5 minute read

Posts on this blog have been a bit scarce for the last couple of weeks, mostly because I spent a several days in a field in Somerset. I listened to music, watched comedy and saw the odd politician1 I was lucky enough to attend Glastonbury Festival, a cornucopia of delights that I have gone to since I was fifteen.  This was my seventh time at the festival. I have been to others in the meantime, but it remains the original and the best. It is a marvellous tent town where the outside world is put on hold for a while, where the normal rules no longer apply and where art and hope rules above everything else.  I thought I’d write about why it remains so special to me and many others.

As a wide-eyed fifteen-year-old, I was amazed that such a place existed. There are hundreds of bands on and thousands of people. all gathered together to celebrate art. The scale of the site is Glastonbury’s real strength (and weakness). It is huge. Across 60 odd stages, there are so many acts on that it is impossible to keep track of them all. The size is staggering. What really blew me away when I was younger was the sheer variety of performances around the site. As well as music, there is poetry, circus, comedy and film. The whole five days are a celebration of art in all its myriad forms. Seeing all those different acts in one place made a significant impact on me. It showed me that what I had considered music and art was really only a very small section of the world. There were so many more people creating and playing and performing than I had ever realised. It was incredibly inspiring to be part of a larger community.

The community is one of the reasons many people return year after year. Hundreds of thousands of people come together to watch bands together. At it’s best, I found this experience to be profoundly moving. During Elbow’s secret set this year, I found myself weeping as thousands moved together as one, swaying and singing the lyrics together.2 You surrender your ego at the gates and become part of something larger than yourself. It is a secular form of worship, abandoning the self into the crowd to be completely engulfed and moved by the music.  I desperately need to get out of my head at the best of times so I find it rejuvenating. As well as this, People are almost universally kind to one another. It’s how society should be. The day I arrived it was the hottest day of the year. I stood in a queue for five hours, then was dehydrated and exhausted once I got into the site. Many people stopped to offer me water or help. The same stories are repeated across the weekend. Kindness and joy rules.

Society has used festivals throughout history as a release valve, to suspend and disrupt the normal rules of life. It’s an escape from the system. Sometimes it’s a feasting day, other times a fool is appointed lord of misrule. The same pattern recurs throughout history. Glastonbury offers the same function, creating an alternate reality just for a few days where the rules of the outside world no longer apply. Because the site is so huge and in the middle of the countryside, it really feels removed from the restrictions of everyday society. You can stop working and celebrate being alive. So people do things they wouldn’t usually, like drinking at breakfast and taking drugs to party through the night four days in a row. But people also dress in massive, elaborate costumes and create even more visual splendour than the site offers. It is not just a one-way exchange, but two-way, where people collaborate to create a huge explosion of art and creativity. The relaxation of normal rules for five or so days allows the real world to be that much more bearable. It’s necessary to escape it for a while.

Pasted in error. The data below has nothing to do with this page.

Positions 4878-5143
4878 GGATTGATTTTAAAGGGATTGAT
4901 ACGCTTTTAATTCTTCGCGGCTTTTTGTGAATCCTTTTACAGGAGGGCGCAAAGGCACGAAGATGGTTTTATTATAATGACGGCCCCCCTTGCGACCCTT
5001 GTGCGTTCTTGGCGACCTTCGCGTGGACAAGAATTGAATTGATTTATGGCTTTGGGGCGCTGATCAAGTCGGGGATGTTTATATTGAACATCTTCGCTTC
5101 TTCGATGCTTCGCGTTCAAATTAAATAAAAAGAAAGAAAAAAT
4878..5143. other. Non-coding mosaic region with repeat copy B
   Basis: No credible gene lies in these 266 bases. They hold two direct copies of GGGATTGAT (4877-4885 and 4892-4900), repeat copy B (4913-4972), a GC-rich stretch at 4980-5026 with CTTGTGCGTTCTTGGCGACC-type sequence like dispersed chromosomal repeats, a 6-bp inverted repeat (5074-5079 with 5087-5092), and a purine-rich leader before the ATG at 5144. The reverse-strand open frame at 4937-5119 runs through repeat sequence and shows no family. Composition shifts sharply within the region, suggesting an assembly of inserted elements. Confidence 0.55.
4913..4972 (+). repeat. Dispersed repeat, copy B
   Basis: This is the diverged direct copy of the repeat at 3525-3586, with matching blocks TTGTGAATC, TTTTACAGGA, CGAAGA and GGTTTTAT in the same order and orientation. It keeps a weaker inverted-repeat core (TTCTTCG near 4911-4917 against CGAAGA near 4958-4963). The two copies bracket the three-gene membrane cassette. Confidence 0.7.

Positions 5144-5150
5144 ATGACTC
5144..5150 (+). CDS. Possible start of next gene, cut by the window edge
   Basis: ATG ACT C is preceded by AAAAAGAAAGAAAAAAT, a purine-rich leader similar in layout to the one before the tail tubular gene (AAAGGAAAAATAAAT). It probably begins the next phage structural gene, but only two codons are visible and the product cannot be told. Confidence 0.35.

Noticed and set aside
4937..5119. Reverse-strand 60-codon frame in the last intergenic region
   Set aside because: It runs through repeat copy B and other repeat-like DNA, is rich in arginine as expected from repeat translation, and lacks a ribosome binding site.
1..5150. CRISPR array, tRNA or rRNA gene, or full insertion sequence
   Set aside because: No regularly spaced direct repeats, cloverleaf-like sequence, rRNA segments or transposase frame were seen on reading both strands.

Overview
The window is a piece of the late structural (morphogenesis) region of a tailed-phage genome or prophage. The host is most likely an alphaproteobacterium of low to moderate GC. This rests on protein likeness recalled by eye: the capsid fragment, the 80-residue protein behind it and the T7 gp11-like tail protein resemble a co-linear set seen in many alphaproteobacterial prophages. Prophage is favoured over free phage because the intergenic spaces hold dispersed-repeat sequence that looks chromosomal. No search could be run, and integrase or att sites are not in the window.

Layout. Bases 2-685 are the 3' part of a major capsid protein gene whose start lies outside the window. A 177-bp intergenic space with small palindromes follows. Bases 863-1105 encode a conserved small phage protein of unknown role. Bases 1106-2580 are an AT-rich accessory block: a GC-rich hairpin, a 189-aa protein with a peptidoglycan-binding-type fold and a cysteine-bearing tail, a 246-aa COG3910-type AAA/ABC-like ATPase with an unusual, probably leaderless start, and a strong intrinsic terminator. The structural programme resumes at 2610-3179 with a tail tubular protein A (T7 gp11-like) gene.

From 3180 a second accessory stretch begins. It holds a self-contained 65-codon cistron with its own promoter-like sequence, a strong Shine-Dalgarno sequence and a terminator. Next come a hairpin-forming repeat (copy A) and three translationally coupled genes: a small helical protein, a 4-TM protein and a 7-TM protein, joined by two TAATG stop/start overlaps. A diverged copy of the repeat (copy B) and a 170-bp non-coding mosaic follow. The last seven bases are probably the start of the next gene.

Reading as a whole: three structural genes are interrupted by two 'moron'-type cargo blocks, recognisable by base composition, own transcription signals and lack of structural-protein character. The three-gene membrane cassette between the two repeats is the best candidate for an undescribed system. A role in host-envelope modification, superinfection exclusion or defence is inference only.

Ultimately though, the reason I love this particular music festival is that it is what you make of it. More than any other, it offers an incredible variety of acts and experiences. Want to stay by the main stage and watch popular acts? Want to stay up all night raving in a replica of a tower block? Or do you just want to spend the weekend watching various circus acts? Go for it. All of these options and more are available to you. You can choose how the festival is going to go for you. The only rule is you can’t see it all. There’s way, way too much on for that. Sometimes I wish I had a time turner so I could go back and see the bands that clashed. But the variety and wealth of experiences is incredible. I think it is a reminder that in real life, away from the music, you chose your own path. Those experiences are out there, you just have to choose them. You largely make your own luck.

I know this is over thinking what is essentially five days of listening to music in the sunshine. 3 But I really feel at home in the fields. I’ve been lucky enough to go across thirteen years and more than any other event it has shaped my outlook on music and life. Five days every couple of years has greatly impacted my outlook on life. I was weeping in Elbow not just because of the unity of the crowd, but also because they were one of the first bands I remember playing thirteen years ago. It felt like my life had almost come full circle. Places become special not through any mysticism or magic, but because of people visiting many times, building up stories with them. Glastonbury is a special place for me and I am glad I got to go again.

  1. I have never seen the main field so full of people as when Jeremy Corbyn gave his speech. Even the biggest band in the world couldn’t hope for that sort of crowd. 

  2. This song set me off and then I was a mess for the rest of their set. 

  3. Sometimes, maybe, if you’re lucky. 



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